On Monday, the House select committee unanimously voted in favor of holding Meadows in contempt of Congress and now it is up to the Justice Department to decide if it will pursue criminal charges against ex-President Donald Trump’s former chief of staff.
The vote, despite being pushed through by a Democratic majority, marks a significant moment in the January 6 investigation given Meadows’ role as Trump’s chief of staff and his intimate knowledge of efforts to overturn the 2020 election. Meadows is the second official to face such a referral from the panel. The committee approved a criminal contempt report against Trump ally Steve Bannon in October after he refused to comply with a subpoena deadline.
Meadows has consistently insisted he wants to shield some of his conversations with the former President under claims of executive privilege but has already handed over thousands of documents which the panel says only adds to the need for him to testify.
But so far, Meadows has refused to do so and his defiance is at the core of Tuesday’s vote to refer him on criminal charges.
“The select committee’s report referring Mr. Meadows for criminal contempt charges is clear and compelling,” Committee Chairman Bennie Thompson, a Democrat from Mississippi, said on Tuesday. “As White House chief of staff, Mr. Meadows played a role in or was witness to key events leading up to and including the January 6th assault on the United States Capitol.”
Meadows’ attorney issued a new statement Tuesday ahead of the full House vote saying that his client is still cooperating with the committee in some ways, but maintained he cannot be compelled to appear for questioning as he is not “licensed to waive Executive Privilege” claimed by Trump.
Meadows “has fully cooperated as to documents in his possession that are not privileged and has sought various means to provide other information while continuing to honor the former president’s privilege claims,” his attorney George J. Terwilliger III said in a statement.
Republican Rep. Liz Cheney of Wyoming, the vice chair of the select committee, said Tuesday that Meadows had received numerous text messages urging Trump to take action to stop the riot that he has produced without any privilege claim.
Later Tuesday, Thompson told CNN the committee will “make a decision within a week or so when to release” the names of the authors of the texts to Meadows on January 6 after members referenced several messages exchanged between the former White House chief of staff and lawmakers as the riot unfolded.
Thompson said committee members felt it was “important” to put the content out before releasing the names.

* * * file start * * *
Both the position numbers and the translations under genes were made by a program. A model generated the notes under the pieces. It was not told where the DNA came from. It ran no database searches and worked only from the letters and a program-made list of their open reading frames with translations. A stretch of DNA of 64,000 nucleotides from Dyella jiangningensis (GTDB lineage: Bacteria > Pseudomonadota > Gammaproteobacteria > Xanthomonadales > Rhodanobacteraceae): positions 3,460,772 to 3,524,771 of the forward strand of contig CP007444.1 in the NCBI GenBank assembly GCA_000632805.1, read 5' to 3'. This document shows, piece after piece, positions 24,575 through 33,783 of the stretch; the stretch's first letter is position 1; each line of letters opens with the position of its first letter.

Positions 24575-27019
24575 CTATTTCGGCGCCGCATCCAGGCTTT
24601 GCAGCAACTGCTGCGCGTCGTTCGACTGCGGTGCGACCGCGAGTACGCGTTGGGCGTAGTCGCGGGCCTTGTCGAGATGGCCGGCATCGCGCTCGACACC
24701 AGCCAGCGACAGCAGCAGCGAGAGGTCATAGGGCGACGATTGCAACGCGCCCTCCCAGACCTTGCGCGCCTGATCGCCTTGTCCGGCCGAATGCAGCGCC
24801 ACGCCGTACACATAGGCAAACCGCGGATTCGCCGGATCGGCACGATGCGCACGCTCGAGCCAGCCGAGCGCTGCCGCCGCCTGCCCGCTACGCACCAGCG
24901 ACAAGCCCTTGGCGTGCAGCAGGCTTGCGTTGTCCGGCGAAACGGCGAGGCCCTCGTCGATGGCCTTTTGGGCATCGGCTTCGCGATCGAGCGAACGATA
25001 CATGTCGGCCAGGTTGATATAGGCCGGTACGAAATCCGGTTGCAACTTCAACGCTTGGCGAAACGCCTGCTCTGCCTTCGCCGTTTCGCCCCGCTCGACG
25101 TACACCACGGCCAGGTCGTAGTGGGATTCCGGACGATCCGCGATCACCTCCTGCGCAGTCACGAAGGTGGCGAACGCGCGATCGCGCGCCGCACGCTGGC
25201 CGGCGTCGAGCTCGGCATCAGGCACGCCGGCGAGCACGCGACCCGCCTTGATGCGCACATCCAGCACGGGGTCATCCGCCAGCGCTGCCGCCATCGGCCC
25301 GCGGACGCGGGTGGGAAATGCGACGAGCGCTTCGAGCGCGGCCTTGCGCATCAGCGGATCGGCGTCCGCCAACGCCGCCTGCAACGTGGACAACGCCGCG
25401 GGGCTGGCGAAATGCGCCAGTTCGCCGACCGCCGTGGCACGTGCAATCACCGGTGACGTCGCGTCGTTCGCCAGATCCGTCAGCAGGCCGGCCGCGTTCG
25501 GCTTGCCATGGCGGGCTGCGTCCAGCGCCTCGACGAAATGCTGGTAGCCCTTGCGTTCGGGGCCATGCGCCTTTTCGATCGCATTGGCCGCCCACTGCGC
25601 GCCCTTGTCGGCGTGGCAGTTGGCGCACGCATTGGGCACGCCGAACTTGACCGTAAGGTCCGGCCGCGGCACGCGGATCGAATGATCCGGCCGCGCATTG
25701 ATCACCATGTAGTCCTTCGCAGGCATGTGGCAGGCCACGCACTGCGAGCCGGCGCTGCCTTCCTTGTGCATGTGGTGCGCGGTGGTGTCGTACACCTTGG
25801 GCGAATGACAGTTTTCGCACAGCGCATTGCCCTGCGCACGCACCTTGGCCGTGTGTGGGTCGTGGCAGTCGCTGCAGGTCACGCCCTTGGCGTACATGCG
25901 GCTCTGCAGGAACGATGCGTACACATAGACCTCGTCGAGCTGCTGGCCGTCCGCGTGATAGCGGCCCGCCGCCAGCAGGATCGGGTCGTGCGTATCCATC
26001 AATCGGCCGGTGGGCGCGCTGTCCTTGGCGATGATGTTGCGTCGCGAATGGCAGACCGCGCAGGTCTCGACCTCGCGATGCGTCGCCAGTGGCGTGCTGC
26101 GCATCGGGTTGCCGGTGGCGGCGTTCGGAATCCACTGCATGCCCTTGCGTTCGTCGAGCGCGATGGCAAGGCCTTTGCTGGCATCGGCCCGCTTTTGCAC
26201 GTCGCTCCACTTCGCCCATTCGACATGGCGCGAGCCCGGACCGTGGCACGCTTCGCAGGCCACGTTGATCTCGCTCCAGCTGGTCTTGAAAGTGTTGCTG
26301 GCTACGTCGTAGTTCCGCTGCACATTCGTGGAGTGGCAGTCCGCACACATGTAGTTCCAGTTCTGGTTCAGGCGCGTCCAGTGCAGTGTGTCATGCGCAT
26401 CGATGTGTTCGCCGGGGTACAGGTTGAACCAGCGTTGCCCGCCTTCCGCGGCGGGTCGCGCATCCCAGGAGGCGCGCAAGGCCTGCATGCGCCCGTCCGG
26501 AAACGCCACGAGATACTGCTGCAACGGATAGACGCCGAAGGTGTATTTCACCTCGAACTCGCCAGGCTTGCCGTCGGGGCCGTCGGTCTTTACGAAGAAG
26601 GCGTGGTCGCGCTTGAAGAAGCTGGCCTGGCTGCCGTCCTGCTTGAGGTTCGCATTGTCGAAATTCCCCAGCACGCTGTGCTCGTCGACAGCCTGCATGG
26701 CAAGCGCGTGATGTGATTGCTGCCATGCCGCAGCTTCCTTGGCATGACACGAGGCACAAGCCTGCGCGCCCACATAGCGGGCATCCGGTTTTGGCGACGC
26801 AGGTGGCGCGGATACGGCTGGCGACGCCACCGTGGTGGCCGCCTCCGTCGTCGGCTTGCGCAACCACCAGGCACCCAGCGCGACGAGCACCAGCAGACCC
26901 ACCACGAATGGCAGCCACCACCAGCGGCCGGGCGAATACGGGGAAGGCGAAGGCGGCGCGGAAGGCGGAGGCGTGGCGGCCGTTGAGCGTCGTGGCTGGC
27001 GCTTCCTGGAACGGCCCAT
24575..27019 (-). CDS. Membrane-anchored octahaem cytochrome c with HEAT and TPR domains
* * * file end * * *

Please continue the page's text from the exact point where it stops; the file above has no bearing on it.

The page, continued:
“Then we will do our own review on the committee as to if and when we will release them,” Thompson said. “We will do it. I can’t tell you exactly when that will be.”
Asked if there were any senators who were texting Meadows on January 6, Thompson revealed: “At this point, it is just House members.”
He also said the panel would likely notify the GOP members before it takes any action.
Meanwhile, the select committee continues its investigation, interviewing more witnesses on Tuesday, including former Vice President Mike Pence’s onetime national security adviser Keith Kellogg.
Last month, Kellogg became the first person in Pence’s inner circle to be subpoenaed by the committee. In its letter to Kellogg, the committee specifically expressed interest in learning more about a January 2021 meeting with Trump and White House attorney Pat Cipollone, during which Trump insisted that Pence not certify the election, and any other meetings.
Kellogg is considered a key witness because of his proximity to Trump on January 6. The former President’s then-national security adviser, Robert O’Brien, was out of town that day.
Kellogg’s attorney told CNN on Tuesday his client is testifying and cooperating with investigators. The attorney also said Kellogg had not asserted executive privilege over testimony or documents.
While a committee aide declined to comment on what had been asked or answered during the deposition, they did not refute the assertion that Kellogg is cooperating with the panel.
The panel also spoke with Dustin Stockton, one of the organizers behind pro-Trump rallies that took place on January 5 and 6.
Before meeting with the committee, Stockton’s lawyer, Josh Nass, told reporters that his client has text messages and emails with people “very senior in the former President’s orbit,” as well as with members of Congress, that he would turn over to the committee Tuesday.
Those lawmakers and people close to Trump “have good reason to be quivering in their boots today,” Nass said.
“We’re talking about all sorts of … email correspondences, text messages,” he said.
This story has been updated with additional developments Tuesday.
CNN’s Ryan Nobles, Kristin Wilson, Holmes Lybrand and Manu Raju contributed to this report.